A senior regulator as warned banks not to flatter their accounts prematurely with so called “write backs” based only on rising property prices.
The level of activity in the housing market is too low to have high levels of confidence in prices, the Central Bank’s director of credit institutions supervision has said.
“The ability to write back provisions must be reflective of a conservative view and therefore the timing and extent to any write-backs must be balanced extremely carefully,” Sharon Donnery said.
Demands to bolster profits, reserves and capital, including from regulators, can’t be allowed to destabilise progress on debt resolution, she said. Provisions are amounts set aside by banks based on expected losses.
Ms Donnery said it would be a “significant backwards and destabilising step” if a bank had to reverse course and re-recognise provisions in the coming years.
“Banks in Ireland are now painfully aware that the recognition of appropriate levels of provisions is critical to stabilising and working out a non-performing loan portfolio.
“We will continue to strongly challenge our banks to make sure the appropriate balance is struck,” she added.
Ms Donnery’s comments came at the Banking & Payments Federation Ireland’s national conference in Dublin.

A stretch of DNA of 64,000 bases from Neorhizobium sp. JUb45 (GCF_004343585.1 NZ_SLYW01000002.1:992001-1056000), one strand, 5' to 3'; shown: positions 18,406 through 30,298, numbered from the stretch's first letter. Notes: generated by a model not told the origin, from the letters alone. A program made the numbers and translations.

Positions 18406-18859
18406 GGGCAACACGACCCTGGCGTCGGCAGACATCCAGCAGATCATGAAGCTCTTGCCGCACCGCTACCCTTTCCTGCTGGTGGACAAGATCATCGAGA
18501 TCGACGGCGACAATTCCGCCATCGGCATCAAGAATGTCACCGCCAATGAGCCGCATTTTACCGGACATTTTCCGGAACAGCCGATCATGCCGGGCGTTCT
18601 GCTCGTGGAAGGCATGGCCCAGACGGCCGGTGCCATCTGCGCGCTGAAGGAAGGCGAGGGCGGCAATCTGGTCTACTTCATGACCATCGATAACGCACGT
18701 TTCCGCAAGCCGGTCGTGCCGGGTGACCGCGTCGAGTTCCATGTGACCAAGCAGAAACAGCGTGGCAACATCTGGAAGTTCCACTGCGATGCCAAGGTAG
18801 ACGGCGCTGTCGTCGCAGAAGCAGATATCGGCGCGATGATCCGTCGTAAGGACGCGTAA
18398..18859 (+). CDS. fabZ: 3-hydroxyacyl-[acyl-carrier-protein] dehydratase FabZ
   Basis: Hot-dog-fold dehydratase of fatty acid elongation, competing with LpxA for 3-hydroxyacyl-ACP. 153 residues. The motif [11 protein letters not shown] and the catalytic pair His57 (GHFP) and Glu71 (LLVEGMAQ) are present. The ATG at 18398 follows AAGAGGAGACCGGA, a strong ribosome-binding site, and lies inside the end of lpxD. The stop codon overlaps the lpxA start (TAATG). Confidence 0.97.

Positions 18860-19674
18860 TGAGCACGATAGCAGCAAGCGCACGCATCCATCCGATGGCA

Speaking after the event, AIB chief executive David Duffy said he thought Ms Donnery’s remarks were “absolutely right”.
AIB wrote back its provisions in the third quarter of the year, and in recent weeks there has been speculation that other banks will follow suit as property prices rise.
But Mr Duffy was not concerned about provisions at his bank. “I think you’ll see when we get into detail, which I haven’t got yet, that the great majority of our provision releases are individual restructurings where value has been recovered that is in excess of what we had provisioned for,” he said.
“The model-type provisions (which rely on forward-looking assumptions)…is de minimis, with the adjustments we’ve made it’s de minimis. It’s real restructuring, it’s real value.”
Mr Duffy said the bank is not overly focused on changes to its peak-to-trough assumptions – the extent to which it expects house prices to fall.
“I think we’re really at 52pc peak to trough versus 40ish now which is the CSO, so maybe [we’ll change it by] a point or two…we’ll remain extremely conservative.”
Mr Duffy said the bank has had no discussions yet on repayment of the €21bn in capital it got from the State. “We decided to wait in substance until after the stress tests,” he said.
He said it will discuss a possible timetable for repayment in a meeting with government officials before Christmas. The Bank will repay the full amount of capital it received, he said.
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